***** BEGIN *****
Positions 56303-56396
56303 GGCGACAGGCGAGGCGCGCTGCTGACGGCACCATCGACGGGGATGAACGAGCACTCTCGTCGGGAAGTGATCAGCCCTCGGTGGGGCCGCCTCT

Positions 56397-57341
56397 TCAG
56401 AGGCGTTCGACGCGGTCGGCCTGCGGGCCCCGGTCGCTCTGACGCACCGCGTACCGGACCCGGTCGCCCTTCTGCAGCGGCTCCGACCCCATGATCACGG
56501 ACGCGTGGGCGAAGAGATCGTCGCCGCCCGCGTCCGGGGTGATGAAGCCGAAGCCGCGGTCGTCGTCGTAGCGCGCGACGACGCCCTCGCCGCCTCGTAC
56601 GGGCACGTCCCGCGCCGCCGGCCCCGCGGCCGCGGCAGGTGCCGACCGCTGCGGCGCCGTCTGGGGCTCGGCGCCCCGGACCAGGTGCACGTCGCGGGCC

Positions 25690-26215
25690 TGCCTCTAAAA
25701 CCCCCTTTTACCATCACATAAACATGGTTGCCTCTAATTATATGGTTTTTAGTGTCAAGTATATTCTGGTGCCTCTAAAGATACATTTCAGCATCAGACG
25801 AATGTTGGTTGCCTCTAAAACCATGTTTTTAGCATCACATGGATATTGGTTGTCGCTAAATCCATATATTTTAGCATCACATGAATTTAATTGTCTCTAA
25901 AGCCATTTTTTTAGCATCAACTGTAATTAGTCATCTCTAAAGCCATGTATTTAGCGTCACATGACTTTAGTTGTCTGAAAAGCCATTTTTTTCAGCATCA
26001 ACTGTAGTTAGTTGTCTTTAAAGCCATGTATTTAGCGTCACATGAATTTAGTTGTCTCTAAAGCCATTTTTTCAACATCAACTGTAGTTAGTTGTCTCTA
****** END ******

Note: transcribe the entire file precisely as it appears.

Positions 56303-56396
56303 GGCGACAGGCGAGGCGCGCTGCTGACGGCACCATCGACGGGGATGAACGAGCACTCTCGTCGGGAAGTGATCAGCCCTCGGTGGGGCCGCCTCT

Positions 56397-57341
56397 TCAG
56401 AGGCGTTCGACGCGGTCGGCCTGCGGGCCCCGGTCGCTCTGACGCACCGCGTACCGGACCCGGTCGCCCTTCTGCAGCGGCTCCGACCCCATGATCACGG
56501 ACGCGTGGGCGAAGAGATCGTCGCCGCCCGCGTCCGGGGTGATGAAGCCGAAGCCGCGGTCGTCGTCGTAGCGCGCGACGACGCCCTCGCCGCCTCGTAC
56601 GGGCACGTCCCGCGCCGCCGGCCCCGCGGCCGCGGCAGGTGCCGACCGCTGCGGCGCCGTCTGGGGCTCGGCGCCCCGGACCAGGTGCACGTCGCGGGCC

Positions 25690-26215
25690 TGCCTCTAAAA
25701 CCCCCTTTTACCATCACATAAACATGGTTGCCTCTAATTATATGGTTTTTAGTGTCAAGTATATTCTGGTGCCTCTAAAGATACATTTCAGCATCAGACG
25801 AATGTTGGTTGCCTCTAAAACCATGTTTTTAGCATCACATGGATATTGGTTGTCGCTAAATCCATATATTTTAGCATCACATGAATTTAATTGTCTCTAA
25901 AGCCATTTTTTTAGCATCAACTGTAATTAGTCATCTCTAAAGCCATGTATTTAGCGTCACATGACTTTAGTTGTCTGAAAAGCCATTTTTTTCAGCATCA
26001 ACTGTAGTTAGTTGTCTTTAAAGCCATGTATTTAGCGTCACATGAATTTAGTTGTCTCTAAAGCCATTTTTTCAACATCAACTGTAGTTAGTTGTCTCTA